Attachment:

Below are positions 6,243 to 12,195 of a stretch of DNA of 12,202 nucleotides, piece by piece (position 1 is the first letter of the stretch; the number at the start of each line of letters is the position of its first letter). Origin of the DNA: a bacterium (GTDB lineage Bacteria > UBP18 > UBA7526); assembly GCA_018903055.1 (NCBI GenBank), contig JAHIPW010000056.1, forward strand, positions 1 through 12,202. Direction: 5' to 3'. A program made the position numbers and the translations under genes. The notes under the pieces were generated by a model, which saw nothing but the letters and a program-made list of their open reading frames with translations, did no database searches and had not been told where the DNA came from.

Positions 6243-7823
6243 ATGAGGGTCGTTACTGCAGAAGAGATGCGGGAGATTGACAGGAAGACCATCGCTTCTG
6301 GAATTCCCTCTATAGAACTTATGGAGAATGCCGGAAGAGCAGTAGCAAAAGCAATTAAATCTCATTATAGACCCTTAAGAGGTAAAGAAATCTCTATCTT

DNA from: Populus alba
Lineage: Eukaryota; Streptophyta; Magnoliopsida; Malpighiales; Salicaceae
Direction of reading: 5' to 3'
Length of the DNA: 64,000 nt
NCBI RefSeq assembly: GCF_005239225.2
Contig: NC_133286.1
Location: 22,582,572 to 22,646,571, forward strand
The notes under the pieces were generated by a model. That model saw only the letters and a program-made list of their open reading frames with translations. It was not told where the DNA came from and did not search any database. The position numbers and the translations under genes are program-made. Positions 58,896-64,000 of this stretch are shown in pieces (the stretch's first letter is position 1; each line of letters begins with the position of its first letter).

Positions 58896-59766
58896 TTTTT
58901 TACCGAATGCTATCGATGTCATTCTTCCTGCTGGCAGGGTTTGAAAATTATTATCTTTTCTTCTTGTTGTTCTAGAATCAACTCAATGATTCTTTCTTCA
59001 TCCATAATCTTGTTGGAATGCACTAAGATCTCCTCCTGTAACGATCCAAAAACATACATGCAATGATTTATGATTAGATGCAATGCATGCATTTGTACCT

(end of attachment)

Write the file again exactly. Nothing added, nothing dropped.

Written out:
Below are positions 6,243 to 12,195 of a stretch of DNA of 12,202 nucleotides, piece by piece (position 1 is the first letter of the stretch; the number at the start of each line of letters is the position of its first letter). Origin of the DNA: a bacterium (GTDB lineage Bacteria > UBP18 > UBA7526); assembly GCA_018903055.1 (NCBI GenBank), contig JAHIPW010000056.1, forward strand, positions 1 through 12,202. Direction: 5' to 3'. A program made the position numbers and the translations under genes. The notes under the pieces were generated by a model, which saw nothing but the letters and a program-made list of their open reading frames with translations, did no database searches and had not been told where the DNA came from.

Positions 6243-7823
6243 ATGAGGGTCGTTACTGCAGAAGAGATGCGGGAGATTGACAGGAAGACCATCGCTTCTG
6301 GAATTCCCTCTATAGAACTTATGGAGAATGCCGGAAGAGCAGTAGCAAAAGCAATTAAATCTCATTATAGACCCTTAAGAGGTAAAGAAATCTCTATCTT

DNA from: Populus alba
Lineage: Eukaryota; Streptophyta; Magnoliopsida; Malpighiales; Salicaceae
Direction of reading: 5' to 3'
Length of the DNA: 64,000 nt
NCBI RefSeq assembly: GCF_005239225.2
Contig: NC_133286.1
Location: 22,582,572 to 22,646,571, forward strand
The notes under the pieces were generated by a model. That model saw only the letters and a program-made list of their open reading frames with translations. It was not told where the DNA came from and did not search any database. The position numbers and the translations under genes are program-made. Positions 58,896-64,000 of this stretch are shown in pieces (the stretch's first letter is position 1; each line of letters begins with the position of its first letter).

Positions 58896-59766
58896 TTTTT
58901 TACCGAATGCTATCGATGTCATTCTTCCTGCTGGCAGGGTTTGAAAATTATTATCTTTTCTTCTTGTTGTTCTAGAATCAACTCAATGATTCTTTCTTCA
59001 TCCATAATCTTGTTGGAATGCACTAAGATCTCCTCCTGTAACGATCCAAAAACATACATGCAATGATTTATGATTAGATGCAATGCATGCATTTGTACCT